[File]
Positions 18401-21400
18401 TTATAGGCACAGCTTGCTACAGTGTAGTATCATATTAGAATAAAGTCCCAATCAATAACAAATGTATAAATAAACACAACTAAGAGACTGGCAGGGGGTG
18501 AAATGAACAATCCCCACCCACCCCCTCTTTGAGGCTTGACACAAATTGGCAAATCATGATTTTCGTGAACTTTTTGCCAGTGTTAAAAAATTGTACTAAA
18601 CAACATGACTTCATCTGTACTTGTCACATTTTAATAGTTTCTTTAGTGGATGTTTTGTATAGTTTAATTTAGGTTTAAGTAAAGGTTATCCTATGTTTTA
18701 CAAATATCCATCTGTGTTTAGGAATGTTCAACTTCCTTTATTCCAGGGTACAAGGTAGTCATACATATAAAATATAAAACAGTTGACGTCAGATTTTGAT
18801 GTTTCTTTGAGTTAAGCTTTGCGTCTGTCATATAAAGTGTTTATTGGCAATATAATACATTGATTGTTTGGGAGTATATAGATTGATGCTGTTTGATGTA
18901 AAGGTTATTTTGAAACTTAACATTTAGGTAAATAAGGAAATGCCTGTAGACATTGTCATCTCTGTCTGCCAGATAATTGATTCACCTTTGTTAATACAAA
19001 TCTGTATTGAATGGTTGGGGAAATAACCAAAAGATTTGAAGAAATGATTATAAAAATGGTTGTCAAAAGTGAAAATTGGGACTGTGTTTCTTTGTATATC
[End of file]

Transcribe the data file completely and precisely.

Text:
Positions 18401-21400
18401 TTATAGGCACAGCTTGCTACAGTGTAGTATCATATTAGAATAAAGTCCCAATCAATAACAAATGTATAAATAAACACAACTAAGAGACTGGCAGGGGGTG
18501 AAATGAACAATCCCCACCCACCCCCTCTTTGAGGCTTGACACAAATTGGCAAATCATGATTTTCGTGAACTTTTTGCCAGTGTTAAAAAATTGTACTAAA
18601 CAACATGACTTCATCTGTACTTGTCACATTTTAATAGTTTCTTTAGTGGATGTTTTGTATAGTTTAATTTAGGTTTAAGTAAAGGTTATCCTATGTTTTA
18701 CAAATATCCATCTGTGTTTAGGAATGTTCAACTTCCTTTATTCCAGGGTACAAGGTAGTCATACATATAAAATATAAAACAGTTGACGTCAGATTTTGAT
18801 GTTTCTTTGAGTTAAGCTTTGCGTCTGTCATATAAAGTGTTTATTGGCAATATAATACATTGATTGTTTGGGAGTATATAGATTGATGCTGTTTGATGTA
18901 AAGGTTATTTTGAAACTTAACATTTAGGTAAATAAGGAAATGCCTGTAGACATTGTCATCTCTGTCTGCCAGATAATTGATTCACCTTTGTTAATACAAA
19001 TCTGTATTGAATGGTTGGGGAAATAACCAAAAGATTTGAAGAAATGATTATAAAAATGGTTGTCAAAAGTGAAAATTGGGACTGTGTTTCTTTGTATATC